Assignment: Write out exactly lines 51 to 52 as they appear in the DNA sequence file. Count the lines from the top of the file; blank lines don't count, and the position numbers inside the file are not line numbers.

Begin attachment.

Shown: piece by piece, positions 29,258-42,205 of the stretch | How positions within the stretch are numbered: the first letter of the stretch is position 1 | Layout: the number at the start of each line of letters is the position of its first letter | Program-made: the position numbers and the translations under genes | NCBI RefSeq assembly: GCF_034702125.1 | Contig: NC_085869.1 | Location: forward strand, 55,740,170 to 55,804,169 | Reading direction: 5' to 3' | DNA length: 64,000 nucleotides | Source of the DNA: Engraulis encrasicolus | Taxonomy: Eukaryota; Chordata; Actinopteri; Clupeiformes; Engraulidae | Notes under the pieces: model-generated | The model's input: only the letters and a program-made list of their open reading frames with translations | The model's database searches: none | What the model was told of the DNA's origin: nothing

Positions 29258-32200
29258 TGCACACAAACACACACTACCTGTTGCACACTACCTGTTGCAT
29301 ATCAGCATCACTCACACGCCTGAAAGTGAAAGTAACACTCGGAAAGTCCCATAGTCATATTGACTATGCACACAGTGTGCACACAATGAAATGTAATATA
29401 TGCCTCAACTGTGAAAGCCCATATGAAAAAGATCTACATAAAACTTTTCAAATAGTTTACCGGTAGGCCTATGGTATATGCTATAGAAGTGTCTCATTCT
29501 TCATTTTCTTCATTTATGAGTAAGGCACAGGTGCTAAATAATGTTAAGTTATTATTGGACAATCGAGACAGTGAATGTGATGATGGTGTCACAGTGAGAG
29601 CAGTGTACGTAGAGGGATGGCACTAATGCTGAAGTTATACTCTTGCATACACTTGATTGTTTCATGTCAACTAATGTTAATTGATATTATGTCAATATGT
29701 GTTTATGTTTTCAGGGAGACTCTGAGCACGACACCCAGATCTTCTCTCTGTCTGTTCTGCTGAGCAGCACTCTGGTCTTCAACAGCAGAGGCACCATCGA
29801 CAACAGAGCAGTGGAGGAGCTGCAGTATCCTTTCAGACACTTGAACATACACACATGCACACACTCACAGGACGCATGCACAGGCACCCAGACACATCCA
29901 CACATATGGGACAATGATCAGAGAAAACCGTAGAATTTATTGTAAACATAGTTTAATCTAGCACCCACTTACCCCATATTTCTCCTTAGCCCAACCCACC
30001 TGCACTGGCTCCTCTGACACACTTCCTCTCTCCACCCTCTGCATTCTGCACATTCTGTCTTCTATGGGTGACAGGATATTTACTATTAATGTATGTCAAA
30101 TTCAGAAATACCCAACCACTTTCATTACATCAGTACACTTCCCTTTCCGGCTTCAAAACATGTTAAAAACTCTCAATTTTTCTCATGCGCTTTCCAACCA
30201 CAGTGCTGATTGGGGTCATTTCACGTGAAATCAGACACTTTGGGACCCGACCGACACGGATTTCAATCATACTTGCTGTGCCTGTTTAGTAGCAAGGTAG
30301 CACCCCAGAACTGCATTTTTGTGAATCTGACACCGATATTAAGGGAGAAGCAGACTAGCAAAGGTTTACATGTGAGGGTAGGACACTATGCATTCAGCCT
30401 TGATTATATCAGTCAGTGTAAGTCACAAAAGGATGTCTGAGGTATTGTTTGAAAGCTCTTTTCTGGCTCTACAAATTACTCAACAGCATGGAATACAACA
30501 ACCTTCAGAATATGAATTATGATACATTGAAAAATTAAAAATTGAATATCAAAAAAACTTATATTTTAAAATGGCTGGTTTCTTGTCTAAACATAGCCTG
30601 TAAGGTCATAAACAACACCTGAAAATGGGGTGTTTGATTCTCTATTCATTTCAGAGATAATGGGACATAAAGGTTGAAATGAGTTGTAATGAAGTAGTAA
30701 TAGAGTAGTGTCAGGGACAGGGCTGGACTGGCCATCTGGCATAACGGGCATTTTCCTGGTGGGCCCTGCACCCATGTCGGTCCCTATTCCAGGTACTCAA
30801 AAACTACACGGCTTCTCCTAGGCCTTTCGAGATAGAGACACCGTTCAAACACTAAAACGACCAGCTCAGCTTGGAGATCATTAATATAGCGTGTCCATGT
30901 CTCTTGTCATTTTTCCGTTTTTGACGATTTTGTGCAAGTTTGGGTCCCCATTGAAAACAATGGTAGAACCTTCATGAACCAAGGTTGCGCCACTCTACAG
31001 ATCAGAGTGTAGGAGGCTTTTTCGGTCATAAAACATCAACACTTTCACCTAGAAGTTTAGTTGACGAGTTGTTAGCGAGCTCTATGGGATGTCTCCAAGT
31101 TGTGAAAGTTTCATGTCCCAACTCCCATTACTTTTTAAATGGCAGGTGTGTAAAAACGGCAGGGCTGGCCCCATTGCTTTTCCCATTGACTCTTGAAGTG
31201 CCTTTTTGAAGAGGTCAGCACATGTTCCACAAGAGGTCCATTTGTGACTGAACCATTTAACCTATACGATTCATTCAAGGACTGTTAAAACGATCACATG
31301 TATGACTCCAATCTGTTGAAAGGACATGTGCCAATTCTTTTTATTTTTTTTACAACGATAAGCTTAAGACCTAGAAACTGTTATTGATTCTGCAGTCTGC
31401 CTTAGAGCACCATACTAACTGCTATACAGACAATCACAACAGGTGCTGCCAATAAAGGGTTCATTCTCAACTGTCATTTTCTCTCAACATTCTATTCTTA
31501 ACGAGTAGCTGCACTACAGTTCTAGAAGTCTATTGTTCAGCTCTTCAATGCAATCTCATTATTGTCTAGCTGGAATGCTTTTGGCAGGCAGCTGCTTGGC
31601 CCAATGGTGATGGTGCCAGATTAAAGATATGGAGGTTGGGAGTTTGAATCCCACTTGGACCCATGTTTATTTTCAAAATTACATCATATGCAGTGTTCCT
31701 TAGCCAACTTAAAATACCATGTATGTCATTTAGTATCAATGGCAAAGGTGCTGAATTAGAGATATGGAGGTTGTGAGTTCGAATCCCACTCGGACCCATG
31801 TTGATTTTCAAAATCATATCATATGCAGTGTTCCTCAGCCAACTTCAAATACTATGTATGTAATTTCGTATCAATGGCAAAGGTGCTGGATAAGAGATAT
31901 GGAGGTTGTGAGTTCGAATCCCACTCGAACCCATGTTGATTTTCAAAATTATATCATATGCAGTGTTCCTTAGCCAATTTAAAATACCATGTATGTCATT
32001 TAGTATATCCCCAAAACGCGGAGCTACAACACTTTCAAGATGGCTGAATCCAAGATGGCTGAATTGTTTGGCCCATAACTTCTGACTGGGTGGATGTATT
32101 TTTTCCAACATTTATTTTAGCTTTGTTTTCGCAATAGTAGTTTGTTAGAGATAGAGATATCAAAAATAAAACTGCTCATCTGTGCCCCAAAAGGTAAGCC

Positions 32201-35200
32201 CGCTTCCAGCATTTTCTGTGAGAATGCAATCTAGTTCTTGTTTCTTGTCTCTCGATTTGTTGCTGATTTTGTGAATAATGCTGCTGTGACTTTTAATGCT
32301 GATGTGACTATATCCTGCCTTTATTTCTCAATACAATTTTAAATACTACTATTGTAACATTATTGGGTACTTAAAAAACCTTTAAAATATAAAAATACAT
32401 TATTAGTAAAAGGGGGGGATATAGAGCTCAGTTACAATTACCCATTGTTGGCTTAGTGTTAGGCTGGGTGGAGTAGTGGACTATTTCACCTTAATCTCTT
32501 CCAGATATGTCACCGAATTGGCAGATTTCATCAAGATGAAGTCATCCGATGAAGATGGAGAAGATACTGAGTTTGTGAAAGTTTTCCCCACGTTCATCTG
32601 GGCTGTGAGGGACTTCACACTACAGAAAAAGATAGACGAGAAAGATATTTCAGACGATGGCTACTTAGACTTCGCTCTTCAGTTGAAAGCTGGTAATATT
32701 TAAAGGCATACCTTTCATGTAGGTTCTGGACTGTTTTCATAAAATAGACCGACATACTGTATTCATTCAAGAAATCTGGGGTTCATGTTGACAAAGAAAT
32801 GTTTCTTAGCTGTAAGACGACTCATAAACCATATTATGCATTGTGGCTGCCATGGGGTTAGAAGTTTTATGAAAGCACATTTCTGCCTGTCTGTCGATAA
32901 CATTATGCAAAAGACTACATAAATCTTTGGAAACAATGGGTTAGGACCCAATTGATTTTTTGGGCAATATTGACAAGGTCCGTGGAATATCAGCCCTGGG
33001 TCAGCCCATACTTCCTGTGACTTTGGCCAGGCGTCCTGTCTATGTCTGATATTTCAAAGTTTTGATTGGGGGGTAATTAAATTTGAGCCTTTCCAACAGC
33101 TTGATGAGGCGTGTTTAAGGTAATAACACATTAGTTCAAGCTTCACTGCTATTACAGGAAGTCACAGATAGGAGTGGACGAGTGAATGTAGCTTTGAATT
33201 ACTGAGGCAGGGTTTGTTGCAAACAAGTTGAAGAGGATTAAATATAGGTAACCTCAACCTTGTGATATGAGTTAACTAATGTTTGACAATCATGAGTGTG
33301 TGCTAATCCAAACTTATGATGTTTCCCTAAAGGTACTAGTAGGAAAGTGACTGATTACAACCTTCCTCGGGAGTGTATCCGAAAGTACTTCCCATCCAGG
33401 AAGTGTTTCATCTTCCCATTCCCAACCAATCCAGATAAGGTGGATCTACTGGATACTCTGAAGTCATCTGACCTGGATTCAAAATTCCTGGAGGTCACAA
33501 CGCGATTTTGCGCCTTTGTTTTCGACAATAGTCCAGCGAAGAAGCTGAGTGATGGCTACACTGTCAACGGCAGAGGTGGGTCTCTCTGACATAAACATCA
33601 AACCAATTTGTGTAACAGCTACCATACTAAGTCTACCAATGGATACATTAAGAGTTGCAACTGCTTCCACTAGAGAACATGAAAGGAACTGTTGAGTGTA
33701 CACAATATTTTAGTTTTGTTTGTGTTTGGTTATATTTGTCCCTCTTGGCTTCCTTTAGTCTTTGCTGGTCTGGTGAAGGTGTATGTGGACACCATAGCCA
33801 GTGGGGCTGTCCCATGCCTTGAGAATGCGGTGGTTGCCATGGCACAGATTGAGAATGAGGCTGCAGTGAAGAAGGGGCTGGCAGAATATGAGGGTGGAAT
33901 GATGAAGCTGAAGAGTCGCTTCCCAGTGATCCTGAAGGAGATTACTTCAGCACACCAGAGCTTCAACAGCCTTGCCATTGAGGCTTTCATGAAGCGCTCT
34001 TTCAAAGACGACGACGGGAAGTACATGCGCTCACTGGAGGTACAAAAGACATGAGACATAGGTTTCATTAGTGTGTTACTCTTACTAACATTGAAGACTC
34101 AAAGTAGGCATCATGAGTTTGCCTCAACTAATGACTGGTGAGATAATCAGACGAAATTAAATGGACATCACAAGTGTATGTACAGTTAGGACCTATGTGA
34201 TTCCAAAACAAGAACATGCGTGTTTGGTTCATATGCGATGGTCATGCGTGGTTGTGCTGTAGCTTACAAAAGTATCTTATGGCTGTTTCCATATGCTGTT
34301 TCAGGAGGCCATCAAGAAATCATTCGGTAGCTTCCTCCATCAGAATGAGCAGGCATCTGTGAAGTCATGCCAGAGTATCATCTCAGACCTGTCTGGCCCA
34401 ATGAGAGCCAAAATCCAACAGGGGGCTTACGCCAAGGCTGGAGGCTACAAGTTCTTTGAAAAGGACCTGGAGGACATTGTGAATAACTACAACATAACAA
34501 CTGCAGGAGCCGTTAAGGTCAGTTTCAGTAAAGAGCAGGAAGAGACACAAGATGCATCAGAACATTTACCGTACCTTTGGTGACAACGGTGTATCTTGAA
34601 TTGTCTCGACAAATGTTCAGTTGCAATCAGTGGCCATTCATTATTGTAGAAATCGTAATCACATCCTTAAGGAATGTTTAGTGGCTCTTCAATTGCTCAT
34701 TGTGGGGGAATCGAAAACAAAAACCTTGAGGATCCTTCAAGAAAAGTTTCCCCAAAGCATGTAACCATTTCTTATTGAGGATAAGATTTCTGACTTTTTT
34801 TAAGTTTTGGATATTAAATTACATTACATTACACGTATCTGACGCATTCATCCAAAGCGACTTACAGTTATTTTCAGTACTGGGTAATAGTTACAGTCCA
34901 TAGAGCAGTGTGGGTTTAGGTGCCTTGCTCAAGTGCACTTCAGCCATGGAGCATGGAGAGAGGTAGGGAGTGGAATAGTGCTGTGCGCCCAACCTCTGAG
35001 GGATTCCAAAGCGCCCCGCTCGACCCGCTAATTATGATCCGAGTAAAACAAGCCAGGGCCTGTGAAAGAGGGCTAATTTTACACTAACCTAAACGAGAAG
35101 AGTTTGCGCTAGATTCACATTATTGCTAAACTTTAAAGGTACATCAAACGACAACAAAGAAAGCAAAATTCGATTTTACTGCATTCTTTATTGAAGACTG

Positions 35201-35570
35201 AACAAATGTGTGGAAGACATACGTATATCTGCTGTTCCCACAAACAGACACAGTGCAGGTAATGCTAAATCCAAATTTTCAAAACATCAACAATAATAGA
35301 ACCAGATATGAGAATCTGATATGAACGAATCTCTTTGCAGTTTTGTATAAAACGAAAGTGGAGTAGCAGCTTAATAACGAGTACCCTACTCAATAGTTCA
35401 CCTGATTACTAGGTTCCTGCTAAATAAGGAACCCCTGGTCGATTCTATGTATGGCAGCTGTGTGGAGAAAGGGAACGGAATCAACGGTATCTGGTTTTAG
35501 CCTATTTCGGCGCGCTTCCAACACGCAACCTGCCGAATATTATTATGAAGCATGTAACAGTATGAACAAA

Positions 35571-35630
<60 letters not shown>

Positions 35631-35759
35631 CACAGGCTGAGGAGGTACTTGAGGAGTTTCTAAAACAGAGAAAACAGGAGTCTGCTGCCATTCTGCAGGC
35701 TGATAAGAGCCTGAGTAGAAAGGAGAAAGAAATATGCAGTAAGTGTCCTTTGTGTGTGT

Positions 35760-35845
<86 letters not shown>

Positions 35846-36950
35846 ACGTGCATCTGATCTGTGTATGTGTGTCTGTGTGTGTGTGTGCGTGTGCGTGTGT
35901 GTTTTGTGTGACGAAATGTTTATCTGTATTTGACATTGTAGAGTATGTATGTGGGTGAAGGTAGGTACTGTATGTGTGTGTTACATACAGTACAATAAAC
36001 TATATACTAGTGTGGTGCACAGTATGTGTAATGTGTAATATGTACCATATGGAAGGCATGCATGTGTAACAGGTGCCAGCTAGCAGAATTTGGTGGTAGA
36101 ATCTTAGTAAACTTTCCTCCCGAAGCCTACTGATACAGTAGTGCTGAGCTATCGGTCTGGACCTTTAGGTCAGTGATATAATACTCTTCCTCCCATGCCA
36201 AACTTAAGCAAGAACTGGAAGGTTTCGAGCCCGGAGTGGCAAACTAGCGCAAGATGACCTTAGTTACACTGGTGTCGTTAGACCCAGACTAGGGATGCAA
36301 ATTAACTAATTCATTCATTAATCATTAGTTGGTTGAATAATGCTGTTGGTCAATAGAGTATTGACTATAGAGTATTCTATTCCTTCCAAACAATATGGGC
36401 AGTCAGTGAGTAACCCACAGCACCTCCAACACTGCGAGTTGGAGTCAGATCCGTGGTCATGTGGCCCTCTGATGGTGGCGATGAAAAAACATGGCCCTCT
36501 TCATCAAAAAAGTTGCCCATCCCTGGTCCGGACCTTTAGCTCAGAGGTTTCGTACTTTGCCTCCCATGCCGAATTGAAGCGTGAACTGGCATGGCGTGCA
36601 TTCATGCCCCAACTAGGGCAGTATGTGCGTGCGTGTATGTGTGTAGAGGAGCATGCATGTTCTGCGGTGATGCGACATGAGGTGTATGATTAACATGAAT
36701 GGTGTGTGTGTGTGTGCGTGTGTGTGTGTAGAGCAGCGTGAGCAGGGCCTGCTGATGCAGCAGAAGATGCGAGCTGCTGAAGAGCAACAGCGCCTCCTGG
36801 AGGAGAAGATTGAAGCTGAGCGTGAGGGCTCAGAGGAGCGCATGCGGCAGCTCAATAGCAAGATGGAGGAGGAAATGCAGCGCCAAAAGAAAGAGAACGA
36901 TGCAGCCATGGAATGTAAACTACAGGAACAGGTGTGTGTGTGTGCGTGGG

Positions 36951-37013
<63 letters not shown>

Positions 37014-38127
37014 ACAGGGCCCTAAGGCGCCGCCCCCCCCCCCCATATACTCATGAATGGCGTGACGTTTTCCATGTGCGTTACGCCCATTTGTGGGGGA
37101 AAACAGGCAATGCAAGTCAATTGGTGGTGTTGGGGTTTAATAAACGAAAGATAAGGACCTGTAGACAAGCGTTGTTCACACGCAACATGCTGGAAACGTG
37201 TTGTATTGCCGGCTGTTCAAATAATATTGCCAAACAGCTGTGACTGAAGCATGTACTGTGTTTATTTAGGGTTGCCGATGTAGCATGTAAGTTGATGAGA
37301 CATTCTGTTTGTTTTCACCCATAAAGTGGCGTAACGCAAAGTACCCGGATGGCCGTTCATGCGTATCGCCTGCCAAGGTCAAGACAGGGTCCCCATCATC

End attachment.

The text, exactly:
33901 GATGAAGCTGAAGAGTCGCTTCCCAGTGATCCTGAAGGAGATTACTTCAGCACACCAGAGCTTCAACAGCCTTGCCATTGAGGCTTTCATGAAGCGCTCT
34001 TTCAAAGACGACGACGGGAAGTACATGCGCTCACTGGAGGTACAAAAGACATGAGACATAGGTTTCATTAGTGTGTTACTCTTACTAACATTGAAGACTC